Superheroes do more than put the smackdown on supervillains. These costumed crime-fighters also teach physics, thanks to a University of Minnesota professor who tapped comic books for his classroom lectures.
While teaching introductory physics at the school, James Kakalios used examples from comic books, Star Wars and television shows to illustrate various scientific principles.
“I thought it would be a fun challenge to see if I could teach an entire physics class, covering everything from Isaac Newton to the transistor, but without an inclined plane or pulley in sight,” Kakalios told Wired.com in an e-mail interview. “Rather, all the examples would come from superhero comic books and, as much as possible, those times where the heroes got their physics right.”
The idea caught on with students, and Kakalios compiled his superpowered lessons into The Physics of Superheroes, a book that uses Spider-Man to teach the concept of centripetal acceleration, Iron Man to explain solid-state physics and the Flash to illuminate Einstein’s special theory of relativity.
From To the Best of our Knowledge, audio from the show discussing how to channel creativity, how to shrug off the inner critic, and why talent is overrated. Plus an interview with Lynda Barry on how to unlock creativity.
It’s an interesting analysis on the creative process from many different perspectives.
Just stumbled upon Jorge Cham’s PhD Comics looking for something else, and had forgotten just how amusing it is.
The target audience is really anybody who has spent a long time in academia, either going for a graduate degree or just working in an academe setting. But it definitely tickles the funny bone of scientists everywhere, and I think for the Generation X/Y crowd of scientists it can hit a funny nerve.
I have met also Jorge Cham, and he is a very cool guy, so I want to promote his stuff.
The latest comic book, er, graphic novel-cum-guaranteed blockbuster will soon be upon us. The Watchmen, based in mid-80s is about a group of superheroes essentially trying to find their place in the modern world, while also solving murders and saving the world. You know, the usual superhero stuff.
Back in 1986-87, when the series was written, writer Alan Moore was trying to come up with some futuristic-but-not-too-futuristic stuff, like supersymmetry theory, electric cars, and teleportation, to make the Watchmen’s world seem somewhat possible. Well, 20 years later, we’re now living with some of that stuff, or will be in the near future. (For the record, teleportation is still a loooong ways away). Read on for more details.
You have to wonder how many scientists in the 20th century were inspired by DC Comics. What will inspire the scientists of the 21st century? The Powerpuff Girls?
Once again, comics inspire science. When Batman films come out everyone wants a utility belt. That apparently was easy to do. But a wrist-phone? Not possible. Until now. Definitely inspired by the legendary Dick Tracy of comic book fame, LG debuted its LG wrist-watch/phone at the International Consumer Electronics Show (CES) this past weekend.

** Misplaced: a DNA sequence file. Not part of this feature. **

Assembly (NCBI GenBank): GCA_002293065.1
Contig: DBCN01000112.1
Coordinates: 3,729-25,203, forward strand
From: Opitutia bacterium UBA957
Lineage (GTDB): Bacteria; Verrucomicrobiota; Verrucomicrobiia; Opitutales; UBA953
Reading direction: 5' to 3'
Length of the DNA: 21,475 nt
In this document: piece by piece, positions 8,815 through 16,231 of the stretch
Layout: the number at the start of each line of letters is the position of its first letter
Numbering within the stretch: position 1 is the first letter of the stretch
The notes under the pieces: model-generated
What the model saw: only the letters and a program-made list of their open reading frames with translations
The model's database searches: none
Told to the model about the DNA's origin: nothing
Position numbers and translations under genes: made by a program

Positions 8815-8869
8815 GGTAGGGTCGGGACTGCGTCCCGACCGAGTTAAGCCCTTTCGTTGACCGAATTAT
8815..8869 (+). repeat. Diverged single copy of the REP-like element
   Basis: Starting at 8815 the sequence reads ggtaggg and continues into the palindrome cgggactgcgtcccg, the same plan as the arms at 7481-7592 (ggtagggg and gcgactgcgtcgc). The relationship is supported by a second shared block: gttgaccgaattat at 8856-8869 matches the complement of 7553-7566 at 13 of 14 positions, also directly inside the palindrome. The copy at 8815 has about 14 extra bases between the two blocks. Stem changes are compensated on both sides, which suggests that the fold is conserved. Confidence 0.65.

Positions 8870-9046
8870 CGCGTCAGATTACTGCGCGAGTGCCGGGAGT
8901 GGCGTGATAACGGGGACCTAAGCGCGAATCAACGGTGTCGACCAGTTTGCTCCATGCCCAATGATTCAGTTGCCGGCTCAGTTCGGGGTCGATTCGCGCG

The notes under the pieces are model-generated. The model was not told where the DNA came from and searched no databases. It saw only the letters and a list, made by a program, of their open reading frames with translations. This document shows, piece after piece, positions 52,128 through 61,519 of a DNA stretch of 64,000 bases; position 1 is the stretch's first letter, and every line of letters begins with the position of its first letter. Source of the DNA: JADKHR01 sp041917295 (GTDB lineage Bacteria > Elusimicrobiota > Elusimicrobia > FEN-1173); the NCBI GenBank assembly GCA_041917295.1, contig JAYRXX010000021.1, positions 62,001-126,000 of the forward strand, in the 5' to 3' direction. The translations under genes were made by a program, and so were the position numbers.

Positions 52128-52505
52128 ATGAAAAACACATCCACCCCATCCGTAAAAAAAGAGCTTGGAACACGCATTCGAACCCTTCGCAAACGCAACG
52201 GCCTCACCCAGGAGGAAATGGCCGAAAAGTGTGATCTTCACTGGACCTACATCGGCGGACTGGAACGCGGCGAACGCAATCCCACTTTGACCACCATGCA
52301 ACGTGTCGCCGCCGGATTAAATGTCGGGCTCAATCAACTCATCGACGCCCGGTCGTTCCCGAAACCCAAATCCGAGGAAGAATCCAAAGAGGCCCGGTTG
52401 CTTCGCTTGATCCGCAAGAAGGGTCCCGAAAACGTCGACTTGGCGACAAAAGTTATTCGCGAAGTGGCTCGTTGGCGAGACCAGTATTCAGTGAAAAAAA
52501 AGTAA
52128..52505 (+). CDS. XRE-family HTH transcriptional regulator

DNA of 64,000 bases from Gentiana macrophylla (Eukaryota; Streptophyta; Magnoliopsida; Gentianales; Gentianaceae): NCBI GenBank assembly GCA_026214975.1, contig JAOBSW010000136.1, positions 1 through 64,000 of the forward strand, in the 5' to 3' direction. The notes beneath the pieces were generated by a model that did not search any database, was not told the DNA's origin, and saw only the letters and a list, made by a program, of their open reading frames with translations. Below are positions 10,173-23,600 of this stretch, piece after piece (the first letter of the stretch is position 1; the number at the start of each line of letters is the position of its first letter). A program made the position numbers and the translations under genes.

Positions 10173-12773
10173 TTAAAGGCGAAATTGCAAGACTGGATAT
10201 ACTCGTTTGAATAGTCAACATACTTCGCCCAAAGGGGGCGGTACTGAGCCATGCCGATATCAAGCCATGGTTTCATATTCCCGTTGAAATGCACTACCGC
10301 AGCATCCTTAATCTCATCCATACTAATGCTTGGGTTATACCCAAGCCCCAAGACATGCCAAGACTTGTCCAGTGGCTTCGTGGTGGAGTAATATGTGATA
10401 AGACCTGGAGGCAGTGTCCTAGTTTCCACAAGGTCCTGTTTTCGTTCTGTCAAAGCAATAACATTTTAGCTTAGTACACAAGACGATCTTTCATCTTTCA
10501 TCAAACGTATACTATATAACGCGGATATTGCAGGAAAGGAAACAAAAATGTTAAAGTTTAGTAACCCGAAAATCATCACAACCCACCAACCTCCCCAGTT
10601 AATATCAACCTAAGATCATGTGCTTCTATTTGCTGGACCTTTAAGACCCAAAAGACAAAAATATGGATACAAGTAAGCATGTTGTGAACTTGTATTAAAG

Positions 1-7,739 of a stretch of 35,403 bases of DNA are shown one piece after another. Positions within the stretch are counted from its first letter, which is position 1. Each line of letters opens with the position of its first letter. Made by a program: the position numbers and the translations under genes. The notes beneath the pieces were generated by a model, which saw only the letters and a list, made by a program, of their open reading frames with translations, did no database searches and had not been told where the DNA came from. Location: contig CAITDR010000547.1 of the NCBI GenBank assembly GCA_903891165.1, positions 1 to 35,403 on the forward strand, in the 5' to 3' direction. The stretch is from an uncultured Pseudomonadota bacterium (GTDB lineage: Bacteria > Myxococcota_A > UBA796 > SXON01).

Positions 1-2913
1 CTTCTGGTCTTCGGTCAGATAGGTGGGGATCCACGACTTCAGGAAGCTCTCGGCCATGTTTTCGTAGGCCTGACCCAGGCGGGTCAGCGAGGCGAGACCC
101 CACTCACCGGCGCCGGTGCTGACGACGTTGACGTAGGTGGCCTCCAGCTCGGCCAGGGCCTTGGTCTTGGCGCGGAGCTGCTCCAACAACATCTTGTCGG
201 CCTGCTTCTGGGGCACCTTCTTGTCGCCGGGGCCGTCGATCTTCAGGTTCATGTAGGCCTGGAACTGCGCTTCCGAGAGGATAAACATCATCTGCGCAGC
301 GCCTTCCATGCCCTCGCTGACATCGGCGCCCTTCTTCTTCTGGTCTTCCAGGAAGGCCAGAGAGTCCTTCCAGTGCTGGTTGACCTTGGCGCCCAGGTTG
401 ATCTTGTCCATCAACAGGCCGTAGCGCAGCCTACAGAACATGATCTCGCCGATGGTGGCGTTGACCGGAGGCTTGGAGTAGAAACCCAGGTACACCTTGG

Just as an aside, I wonder who is actually old enough to remember the Dick Tracy comics from their original run, and yet also be tech-geeky enough to immediately want to run out and buy the new gizmo.
Anyway, the new device is about as big as digital watches from the 1980s, but you can apparently text-message, call, and watch streaming video on the device, which is more than any of my phones can do.
From the article: “It supports 3G HSDPA that enables faster data transmission and even allows you to make ‘video phone calls’ using the built-in camera. It’s a quad-band GSM phone, so you’ll be able to take it with you if you travel abroad.”
Hmmm, Dick Tracy, international man of mystery? We may be on to a new franchise here…
People are making a lot of noise about Joss Whedon and crew’s new creation Dr. Horrible’s Sing-Along Blog. You can either view the episodes for free or buy them off itunes. Both venues have had a stunning success, with the first episode being the #1 purchase off itunes the day of its debut. Reviewers and studio executives are calling this concept of having scripted, brand new, exclusively online webisodes available for viewing and purchase a wonderful, fabulous, and so-crazy-it-just-might-work idea.
The thing is, this has already been going on for years, just not with live action. Literally gazillions of cartoonists, animators, and graphic artists have been producing short, scripted cartoons for years and offering them online for free as well as for sale. Homestarrunner is probably one of the more famous ones, as is Weebl and Bob in the UK. Both of these sites offer free cartoons, and then offer merchandise or DVDs of their work for purchase, with much success. The Homestar gang has been able to live off of their website for a few years now.
But for some reason live action gets more street cred, plus it’s Joss Whedon and several famous actors starring in the show, which also adds weight and grabs critics’ and fans’ attention. But considering how much of a comic buff Joss Whedon is, I’m surprised he hasn’t done an online cartoon series already (he has an online comic series).